It is perfectly possible to engage a forensic accountant in a cost effective way that is proportionate to the matters in dispute; and this proportionality of cost is something that is even more important following the implementation of the Jackson reforms to civil litigation costs and funding, this came into force in April 2013. The cost of a forensic accountant can be effectively managed in the following ways: appointing an expert adviser to provide a preliminary review of the dispute, identifying further areas for investigation and other documents that may be required; using the results of this preliminary review to frame the instructions for any further investigation or work that may be needed; providing very specific instructions which will limit the amount of work performed by the forensic accountant to the matters that are most important in the dispute; breaking down the work to be carried out by the forensic accountant in separate phases, and agreeing a fee for each of these in advance; and / or appointing a single joint expert, if an expert accountant witness is required.
Here we will consider some scenarios which have given rise to a dispute among surviving relatives, and show how the advice of a forensic accountant might be beneficial in helping to resolve the disputes.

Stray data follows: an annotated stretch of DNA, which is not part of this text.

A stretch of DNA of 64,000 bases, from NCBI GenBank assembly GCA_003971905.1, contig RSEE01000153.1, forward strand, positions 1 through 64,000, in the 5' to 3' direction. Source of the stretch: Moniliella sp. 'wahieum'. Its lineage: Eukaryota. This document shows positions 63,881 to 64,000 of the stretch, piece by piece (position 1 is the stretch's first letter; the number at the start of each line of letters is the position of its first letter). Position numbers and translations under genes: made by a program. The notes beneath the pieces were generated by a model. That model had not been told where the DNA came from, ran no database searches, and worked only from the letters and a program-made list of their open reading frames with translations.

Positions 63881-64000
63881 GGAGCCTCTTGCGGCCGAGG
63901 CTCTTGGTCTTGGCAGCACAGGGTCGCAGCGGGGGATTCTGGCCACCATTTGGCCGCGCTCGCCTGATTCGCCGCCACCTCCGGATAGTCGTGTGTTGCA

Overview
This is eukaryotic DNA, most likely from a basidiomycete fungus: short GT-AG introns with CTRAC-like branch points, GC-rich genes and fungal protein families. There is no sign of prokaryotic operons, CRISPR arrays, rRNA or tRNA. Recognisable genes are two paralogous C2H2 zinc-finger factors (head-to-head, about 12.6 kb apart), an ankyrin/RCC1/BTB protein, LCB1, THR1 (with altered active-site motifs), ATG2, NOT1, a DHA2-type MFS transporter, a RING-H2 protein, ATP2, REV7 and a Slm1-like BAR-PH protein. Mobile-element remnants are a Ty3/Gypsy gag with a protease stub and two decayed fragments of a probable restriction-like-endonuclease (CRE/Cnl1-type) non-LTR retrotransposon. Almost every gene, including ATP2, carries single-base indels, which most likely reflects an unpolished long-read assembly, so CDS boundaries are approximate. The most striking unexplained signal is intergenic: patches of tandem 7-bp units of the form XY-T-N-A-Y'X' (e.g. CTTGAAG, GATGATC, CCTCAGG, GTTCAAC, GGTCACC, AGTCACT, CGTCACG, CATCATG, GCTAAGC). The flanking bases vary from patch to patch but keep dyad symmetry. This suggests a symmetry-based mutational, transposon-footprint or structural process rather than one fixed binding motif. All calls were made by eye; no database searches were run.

Misappropriation by a child
One child from six siblings was geographically closest to her house-bound father. The father allowed this child his PIN to access his bank account, to assist with the management of his financial affairs.
The child and her partner then became redundant, and she began to access the father’s bank account for their benefit, without informing her siblings. By the time the father died, the money appropriated by the child amounted to more than £50,000. Following the funeral, the other five siblings inspected their father’s paperwork and discovered the appropriation of money from their father’s bank account. In this case, the role of the forensic accountant would be to demonstrate that the daughter had been taking money from her father’s bank account, and quantify the amount that had been appropriated. With that in mind, the approach that would be taken by the forensic accountant would be as follows.
Smaller estate than expected
A child lived near their sole surviving parent, and the other sibling lived abroad. In spite of a lack of evidence of any mis-appropriation, the child who lived abroad believed that their parent should have had far more money than actually remained in their estate. This was predicated on mistaken assumptions by the child abroad as to the level of the parent’s pension and savings, and the costs of daily care. In this instance, the work of the forensic accountant would be to examine the completeness and value of the assets included within in the estate. The assumptions made by the child can be corrected with reference to third-party evidence which would show the factual basis of the parent’s financial assets. A forensic accounting approach to this matter would include the following.